My father was not really a betting man, so I was surprised to come across mention of a racehorse called Rimfire in his farm diary for 1948;
Rimfire was a six year chestnut, with unimpressive form ……. and sore legs after a recent (unsuccessful) outing. His usual jockey was unavailable on the day of the Melbourne Cup and an unknown kid from the bush was put in the saddle.
No doubt it was those incredible odds of 80/1 that led my Dad to record the unlikely, narrow win.
It was the first time a photo had been used to decide the winner of the race; Rimfire by a nostril.
15 year old apprentice jockey Ray Neville, received twenty five pounds for his ride. He celebrated by sitting on a bench eating fish and chips for his tea. He bought a new saddle with the prizemoney, but unfortunately it was later stolen.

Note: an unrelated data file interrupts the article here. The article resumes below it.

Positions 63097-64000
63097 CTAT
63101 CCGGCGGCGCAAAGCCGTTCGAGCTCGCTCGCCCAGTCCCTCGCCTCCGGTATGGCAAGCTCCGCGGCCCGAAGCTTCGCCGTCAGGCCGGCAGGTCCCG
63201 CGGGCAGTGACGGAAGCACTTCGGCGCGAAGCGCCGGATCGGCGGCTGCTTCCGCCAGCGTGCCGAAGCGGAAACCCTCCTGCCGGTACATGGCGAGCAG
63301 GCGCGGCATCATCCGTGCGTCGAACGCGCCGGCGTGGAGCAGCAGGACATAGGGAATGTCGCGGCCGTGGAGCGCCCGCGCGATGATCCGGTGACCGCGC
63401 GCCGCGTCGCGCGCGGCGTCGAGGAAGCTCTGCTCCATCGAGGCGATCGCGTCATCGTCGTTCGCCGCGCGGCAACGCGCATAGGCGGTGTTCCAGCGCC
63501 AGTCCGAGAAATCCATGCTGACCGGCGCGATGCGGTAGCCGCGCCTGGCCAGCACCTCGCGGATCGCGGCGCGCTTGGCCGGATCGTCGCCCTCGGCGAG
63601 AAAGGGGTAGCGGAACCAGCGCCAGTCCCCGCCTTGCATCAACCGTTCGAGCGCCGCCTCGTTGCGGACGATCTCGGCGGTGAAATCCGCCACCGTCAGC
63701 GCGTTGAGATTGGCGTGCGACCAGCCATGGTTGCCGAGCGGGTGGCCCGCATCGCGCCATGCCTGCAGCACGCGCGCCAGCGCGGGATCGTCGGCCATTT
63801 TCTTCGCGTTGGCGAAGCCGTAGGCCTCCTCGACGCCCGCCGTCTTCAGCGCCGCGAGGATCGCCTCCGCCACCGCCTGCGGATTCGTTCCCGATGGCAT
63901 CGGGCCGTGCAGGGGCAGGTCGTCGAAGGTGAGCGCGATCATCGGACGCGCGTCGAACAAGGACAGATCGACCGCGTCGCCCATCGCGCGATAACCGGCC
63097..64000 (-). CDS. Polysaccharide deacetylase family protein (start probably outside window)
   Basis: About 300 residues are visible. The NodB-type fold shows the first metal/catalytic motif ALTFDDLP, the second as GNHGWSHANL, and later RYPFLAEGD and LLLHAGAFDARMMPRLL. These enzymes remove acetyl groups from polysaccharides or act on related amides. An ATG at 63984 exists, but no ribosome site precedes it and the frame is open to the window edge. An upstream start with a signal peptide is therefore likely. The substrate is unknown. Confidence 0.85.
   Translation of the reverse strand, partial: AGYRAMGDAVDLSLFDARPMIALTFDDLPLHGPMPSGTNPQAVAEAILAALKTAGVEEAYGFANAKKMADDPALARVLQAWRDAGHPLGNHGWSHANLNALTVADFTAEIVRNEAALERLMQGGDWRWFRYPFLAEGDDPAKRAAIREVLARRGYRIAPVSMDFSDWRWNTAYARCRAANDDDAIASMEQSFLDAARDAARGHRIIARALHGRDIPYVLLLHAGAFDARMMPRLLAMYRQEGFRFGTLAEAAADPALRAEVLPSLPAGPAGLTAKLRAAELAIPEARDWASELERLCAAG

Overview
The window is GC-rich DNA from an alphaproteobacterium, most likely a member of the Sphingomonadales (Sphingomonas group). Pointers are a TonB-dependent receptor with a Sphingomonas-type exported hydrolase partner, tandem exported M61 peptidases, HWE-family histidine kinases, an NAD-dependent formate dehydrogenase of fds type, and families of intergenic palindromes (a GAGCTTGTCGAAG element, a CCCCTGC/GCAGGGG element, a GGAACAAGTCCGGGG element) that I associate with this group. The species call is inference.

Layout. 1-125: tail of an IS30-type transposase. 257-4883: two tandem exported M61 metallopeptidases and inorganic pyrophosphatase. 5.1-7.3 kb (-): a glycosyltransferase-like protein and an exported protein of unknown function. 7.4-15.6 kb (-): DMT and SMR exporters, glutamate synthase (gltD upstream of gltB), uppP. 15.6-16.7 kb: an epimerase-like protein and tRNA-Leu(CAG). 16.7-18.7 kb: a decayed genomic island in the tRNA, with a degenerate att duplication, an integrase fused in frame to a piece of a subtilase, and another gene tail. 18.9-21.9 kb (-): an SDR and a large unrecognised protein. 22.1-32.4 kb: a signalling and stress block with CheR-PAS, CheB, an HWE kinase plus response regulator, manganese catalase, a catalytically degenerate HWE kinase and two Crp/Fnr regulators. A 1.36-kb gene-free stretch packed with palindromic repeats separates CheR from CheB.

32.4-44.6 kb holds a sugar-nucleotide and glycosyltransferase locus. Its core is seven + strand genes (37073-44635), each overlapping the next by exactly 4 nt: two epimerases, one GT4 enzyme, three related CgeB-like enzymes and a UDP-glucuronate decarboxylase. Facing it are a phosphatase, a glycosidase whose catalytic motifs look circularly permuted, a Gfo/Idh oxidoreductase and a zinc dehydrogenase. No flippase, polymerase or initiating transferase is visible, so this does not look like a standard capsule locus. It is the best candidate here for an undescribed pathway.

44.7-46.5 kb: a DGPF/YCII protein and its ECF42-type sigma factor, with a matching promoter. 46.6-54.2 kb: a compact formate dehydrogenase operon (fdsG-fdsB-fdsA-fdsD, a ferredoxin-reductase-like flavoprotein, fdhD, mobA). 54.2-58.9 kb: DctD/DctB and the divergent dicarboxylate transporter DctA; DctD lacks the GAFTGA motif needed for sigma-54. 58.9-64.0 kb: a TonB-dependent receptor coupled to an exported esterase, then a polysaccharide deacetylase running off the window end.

Rimfire’s win epitomes the magic of the Melbourne Cup. It captured the imagination of a potato farmer in Tasmania, just as it did the entire nation.
Many of us are ambivalent about the big race these days, especially after revelations surrounding the treatment of retired thoroughbreds. But, as with most Australians, The Cup is part of my family history. Every year when my siblings and I were growing up we would listen with delight as the hilarious song Beetlebomb was played on ABC breakfast radio. Among our favourite lines were, ‘Chewing Gum, sticking to the rails!’ and ‘Banana in a bunch!‘ ‘
ON A WINNER!
I remember my sister Robbie’s excitement when Even Stevens won in 1962 . Dad had put a couple of quid each way on him for her. And in 1967 I won the office sweep at the Ulverstone Public Works Department on Red Handed, my one and only success.
I’m sure my dad remembered Rimfire’s victory until the day he died.
Would you like to hear a rendition of Beetlebomb? There’s a bizarre intro, but it’s worth waiting? CLICK HERE
IT WILL BE A STRANGE OLD CUP IN THIS STRANGE OLD YEAR OF 2020